Posted by: Doug Geiger | 2009/05/01

Security Certifications

When I look at the marketplace and attempt to predict where it will be even five years from now there is little of which I can be sure. Hardware, software and legislation are changing on a monthly basis and defy anyone’s ability to predict with certainty what lies ahead. That said, the overall trend is toward more, not less, automation and reliance on technology. That tells me that information security will become increasingly important. I have begun to look into security certifications. What follows are my thoughts on the market and two of the leading certifications.

There are reasons why one should pursue a security certification in general; as well, there are reasons why one should pursue a particular security certification. Generally speaking, the importance of studying security increases in proportion to our reliance, as a society, on information technology.

On April 9th it was discovered that Russian and Chinese hackers had breached the electrical grid—that is, they had hacked into the very computer system which keeps electricity flowing to our homes and businesses. (Nichols, 2009). International intrigue is not the only driver for security. Threats abound. A St. Louis based credit card processing company, Heartland Payment was hacked and millions of credit card numbers were exposed. This was reported in January of this year. (Stevens, 2009) These stories hit the newsstands; however, there are thousands of breaches, physical, logical or otherwise that are never reported, but affect us just the same. As workers in a world dominated by computers and as business professionals charged with maintaining the integrity of our firm’s data a certification—and the process required in obtaining a security certification—prepare us to deal with this reality.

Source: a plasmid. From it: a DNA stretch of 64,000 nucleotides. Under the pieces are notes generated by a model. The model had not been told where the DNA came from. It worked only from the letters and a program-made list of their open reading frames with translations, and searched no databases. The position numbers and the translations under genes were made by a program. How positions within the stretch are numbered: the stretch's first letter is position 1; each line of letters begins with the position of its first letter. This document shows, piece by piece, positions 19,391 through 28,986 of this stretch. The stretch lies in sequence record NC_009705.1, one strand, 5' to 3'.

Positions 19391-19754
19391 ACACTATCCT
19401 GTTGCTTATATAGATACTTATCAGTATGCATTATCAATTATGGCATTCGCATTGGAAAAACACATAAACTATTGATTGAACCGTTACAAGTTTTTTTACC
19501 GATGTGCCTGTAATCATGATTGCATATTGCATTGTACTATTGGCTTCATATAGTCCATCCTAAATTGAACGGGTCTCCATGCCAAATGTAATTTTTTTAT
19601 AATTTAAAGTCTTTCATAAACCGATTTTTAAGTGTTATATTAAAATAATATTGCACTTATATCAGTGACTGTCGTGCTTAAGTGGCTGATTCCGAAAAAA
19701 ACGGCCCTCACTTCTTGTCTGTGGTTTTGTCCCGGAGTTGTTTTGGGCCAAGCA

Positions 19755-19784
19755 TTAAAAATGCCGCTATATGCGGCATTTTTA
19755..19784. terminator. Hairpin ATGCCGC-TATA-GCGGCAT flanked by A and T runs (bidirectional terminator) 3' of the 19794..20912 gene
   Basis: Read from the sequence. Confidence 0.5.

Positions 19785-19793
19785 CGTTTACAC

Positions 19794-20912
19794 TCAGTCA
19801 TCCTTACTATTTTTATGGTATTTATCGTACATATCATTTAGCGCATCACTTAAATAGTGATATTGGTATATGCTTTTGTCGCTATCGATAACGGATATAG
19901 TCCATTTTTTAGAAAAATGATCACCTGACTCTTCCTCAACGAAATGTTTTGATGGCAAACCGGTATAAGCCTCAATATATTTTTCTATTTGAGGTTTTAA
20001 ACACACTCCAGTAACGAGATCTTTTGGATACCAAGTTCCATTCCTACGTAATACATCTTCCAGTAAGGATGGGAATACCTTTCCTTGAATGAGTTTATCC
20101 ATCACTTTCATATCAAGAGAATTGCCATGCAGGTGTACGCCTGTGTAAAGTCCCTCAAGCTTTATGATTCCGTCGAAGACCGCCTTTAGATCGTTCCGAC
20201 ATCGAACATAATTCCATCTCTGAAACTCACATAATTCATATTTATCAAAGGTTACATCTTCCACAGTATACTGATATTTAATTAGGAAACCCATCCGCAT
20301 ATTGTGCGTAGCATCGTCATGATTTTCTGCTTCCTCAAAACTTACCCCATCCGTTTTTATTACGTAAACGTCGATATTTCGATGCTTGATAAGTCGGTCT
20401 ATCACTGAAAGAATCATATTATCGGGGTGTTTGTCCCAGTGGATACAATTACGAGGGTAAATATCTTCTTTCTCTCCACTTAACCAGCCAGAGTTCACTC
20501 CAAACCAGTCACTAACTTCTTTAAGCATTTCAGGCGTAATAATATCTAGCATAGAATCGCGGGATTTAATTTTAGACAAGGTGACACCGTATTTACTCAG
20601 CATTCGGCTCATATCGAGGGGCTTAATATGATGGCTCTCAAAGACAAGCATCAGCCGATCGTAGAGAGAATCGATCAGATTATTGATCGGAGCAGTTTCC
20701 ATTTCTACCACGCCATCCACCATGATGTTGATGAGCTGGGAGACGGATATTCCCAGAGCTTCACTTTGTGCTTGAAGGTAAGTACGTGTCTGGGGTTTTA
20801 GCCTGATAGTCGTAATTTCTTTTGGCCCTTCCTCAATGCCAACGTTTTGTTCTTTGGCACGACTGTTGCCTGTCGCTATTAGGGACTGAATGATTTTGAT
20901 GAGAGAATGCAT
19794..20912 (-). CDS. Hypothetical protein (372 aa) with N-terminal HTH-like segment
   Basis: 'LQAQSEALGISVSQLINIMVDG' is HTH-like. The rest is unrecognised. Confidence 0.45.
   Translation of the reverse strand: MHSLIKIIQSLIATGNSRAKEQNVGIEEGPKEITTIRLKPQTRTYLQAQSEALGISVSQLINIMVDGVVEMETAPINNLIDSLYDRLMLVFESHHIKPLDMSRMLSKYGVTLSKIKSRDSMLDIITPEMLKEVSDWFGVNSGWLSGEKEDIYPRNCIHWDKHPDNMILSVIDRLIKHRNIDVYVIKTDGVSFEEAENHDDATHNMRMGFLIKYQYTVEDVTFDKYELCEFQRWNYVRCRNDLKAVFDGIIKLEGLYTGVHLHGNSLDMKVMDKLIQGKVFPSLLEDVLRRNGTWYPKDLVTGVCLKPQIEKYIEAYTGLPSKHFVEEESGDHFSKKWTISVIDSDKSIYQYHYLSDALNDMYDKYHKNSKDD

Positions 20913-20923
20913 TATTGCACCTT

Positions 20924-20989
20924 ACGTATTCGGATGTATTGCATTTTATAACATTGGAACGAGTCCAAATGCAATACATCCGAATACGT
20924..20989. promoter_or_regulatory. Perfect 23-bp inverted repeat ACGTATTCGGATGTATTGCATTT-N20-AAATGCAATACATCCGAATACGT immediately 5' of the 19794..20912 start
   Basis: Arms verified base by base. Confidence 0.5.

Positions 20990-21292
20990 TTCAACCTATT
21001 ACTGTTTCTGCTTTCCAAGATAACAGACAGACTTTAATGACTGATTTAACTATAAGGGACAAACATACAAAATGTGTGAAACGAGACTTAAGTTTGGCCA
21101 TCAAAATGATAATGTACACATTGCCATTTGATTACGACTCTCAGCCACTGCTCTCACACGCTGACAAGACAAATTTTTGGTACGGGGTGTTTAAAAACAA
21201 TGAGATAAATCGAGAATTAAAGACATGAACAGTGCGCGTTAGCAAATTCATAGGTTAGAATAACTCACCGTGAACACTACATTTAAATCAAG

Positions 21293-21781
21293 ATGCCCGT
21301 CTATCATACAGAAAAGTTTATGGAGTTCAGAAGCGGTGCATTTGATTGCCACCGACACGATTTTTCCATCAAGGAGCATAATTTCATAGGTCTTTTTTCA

Like the threats they intend to meet; there has been a proliferation in security certifications in the past two decades. Some are built to cover security as a broad study. This is the case with the CISSP certification through ISC2, which has been around since 1989 and is recognized globally.  (ISC2, 2009) The CISSP certification is ideal for anyone working in the security field directly or indirectly. This certification, and the lesser certification, “Associate of (ISC)2” are appealing to a worker because the bases of knowledge covered are as disparate as legal compliance, telecommunications and cryptography.

On the other hand, the GIAC certification is focused primarily on the hands-on aspects of security, specifically, “The purpose of GIAC is to provide assurance that a certified individual has the knowledge and skills necessary for a practitioner in key areas of computer, information and software security.”  (GIAC, 2009) This certification is equally well regarded as the CISSP at a high level; however, a given job would likely prefer one over the other based on the type of work to be performed.

In summary, each of these two certifications are relevant in the marketplace. For those interested in delivering IT services relative to security, the GIAC will demonstrate to employers a skillset, while the CISSP will demonstrate a mindset and base of knowledge about the security field. For those working in a business capacity within the IT industry, the CISSP would be more advantageous because it tends to certify understanding rather than application and technical remediation.


GIAC. (2009). GIAC Program Overview. Retrieved April 26th, 2009, from GIAC:

ISC2. (2009). CISSP® – Certified Information Systems Security Professional. Retrieved April 26th, 2009, from

Nichols, S. (2009, April 9th). News > Enterprise Security Technology. Retrieved April 26th, 2009, from

Stevens, T. (2009, January 1st). Computers. Retrieved April 26th, 2009, from



  1. Hello, Dr. Doug. Great site. Keep on adding value, sir. We salute you!


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